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PRP is generated from your own blood; the process for harvest and preparation first includes intravenous access to draw approximately 60 mL of blood from a vein in your arm. The blood is then centrifuged per the recommendations of the manufacturer being utilized. This will create an autologous (from your own body) concentration of your platelets within a small volume of plasma – termed the “buffy coat” – as well as separate layers of your red blood cells and platelet-poor plasma (PPP). After processing, the red blood cell and PPP layers are discarded to isolate the platelet-rich layer. The final product is then injected back into your body – either blindly, with localization (via X-ray or ultrasound) or with direct visualization at the time of surgery.
With the administration of PRP, basic science study suggests that we are able to deliver numerous cytokines (substances secreted by cells in our body’s immune system which have an effect on other cells in the body) and growth factors in physiologically relevant proportions to provide positive effects at the site of injection by augmenting the body’s natural healing factors. PRP may derive benefit from encouraging cell proliferation, angiogenesis (new blood vessel formation), and tissue maturation/remodeling. However, the composition of the PRP generated can vary depending on the time of day that it is obtained, the preparation system and manufacturer that is used, and on the host’s age and body mass. Your healthcare provider will also specifically determine whether a concentration rich or poor in white blood cells will be of benefit, depending on the pathology being treated.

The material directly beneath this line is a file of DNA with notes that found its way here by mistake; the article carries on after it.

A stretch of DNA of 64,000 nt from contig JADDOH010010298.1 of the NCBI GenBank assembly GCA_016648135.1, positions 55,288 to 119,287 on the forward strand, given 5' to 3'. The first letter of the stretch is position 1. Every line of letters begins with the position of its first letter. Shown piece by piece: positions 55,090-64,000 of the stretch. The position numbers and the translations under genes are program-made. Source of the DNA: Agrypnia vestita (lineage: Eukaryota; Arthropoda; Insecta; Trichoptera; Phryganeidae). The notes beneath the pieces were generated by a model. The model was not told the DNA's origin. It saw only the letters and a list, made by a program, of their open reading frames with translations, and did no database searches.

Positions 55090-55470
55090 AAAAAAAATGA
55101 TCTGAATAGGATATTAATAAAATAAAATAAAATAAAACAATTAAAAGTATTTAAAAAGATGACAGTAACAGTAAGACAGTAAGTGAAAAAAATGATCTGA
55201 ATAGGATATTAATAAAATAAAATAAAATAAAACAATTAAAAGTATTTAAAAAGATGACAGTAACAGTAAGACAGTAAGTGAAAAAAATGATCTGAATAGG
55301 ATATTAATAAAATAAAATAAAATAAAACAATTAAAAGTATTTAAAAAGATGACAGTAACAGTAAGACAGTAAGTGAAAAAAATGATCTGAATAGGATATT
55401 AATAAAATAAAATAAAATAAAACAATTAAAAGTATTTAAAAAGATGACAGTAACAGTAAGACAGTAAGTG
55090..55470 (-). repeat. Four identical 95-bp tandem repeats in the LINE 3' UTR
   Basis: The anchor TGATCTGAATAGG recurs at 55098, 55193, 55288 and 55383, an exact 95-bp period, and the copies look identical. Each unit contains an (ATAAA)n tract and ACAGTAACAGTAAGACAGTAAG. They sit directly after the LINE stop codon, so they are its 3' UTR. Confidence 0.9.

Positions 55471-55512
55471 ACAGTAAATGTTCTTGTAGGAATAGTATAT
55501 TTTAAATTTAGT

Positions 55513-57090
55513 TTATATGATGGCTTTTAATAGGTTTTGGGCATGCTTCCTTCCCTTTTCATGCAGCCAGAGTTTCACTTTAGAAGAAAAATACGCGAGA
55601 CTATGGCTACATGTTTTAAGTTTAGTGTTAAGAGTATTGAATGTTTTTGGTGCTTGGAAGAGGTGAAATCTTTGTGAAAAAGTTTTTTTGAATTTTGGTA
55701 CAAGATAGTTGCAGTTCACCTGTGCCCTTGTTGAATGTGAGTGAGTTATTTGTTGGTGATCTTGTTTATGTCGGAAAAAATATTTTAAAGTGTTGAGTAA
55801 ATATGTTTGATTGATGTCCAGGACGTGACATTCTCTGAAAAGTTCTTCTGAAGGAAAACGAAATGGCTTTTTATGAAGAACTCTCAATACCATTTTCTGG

Numerous publications suggest that treatment with PRP is safe, given that it is autologous tissue (processed from blood drawn from your own veins). There is a low risk of local irritation at the site of injection or the location of the blood draw for harvest, or infection at the site of administration or harvest.
Currently, available evidence suggests the efficacy of PRP formulations in the nonoperative treatment of the following acute or chronic musculoskeletal conditions:
The use of PRP as a surgical augment to the following procedures remain in current investigation, with early studies suggesting potentially benefit effects:
The costs of a single treatment with PRP is variable and often depends on the setting of administration (i.e. the clinic vs. operating room), use of analgesia/sedation, and image guidance (i.e. ultrasound or X-ray). It is considered “experimental” by insurances which means it is not routinely covered, and payment is out-of-pocket.
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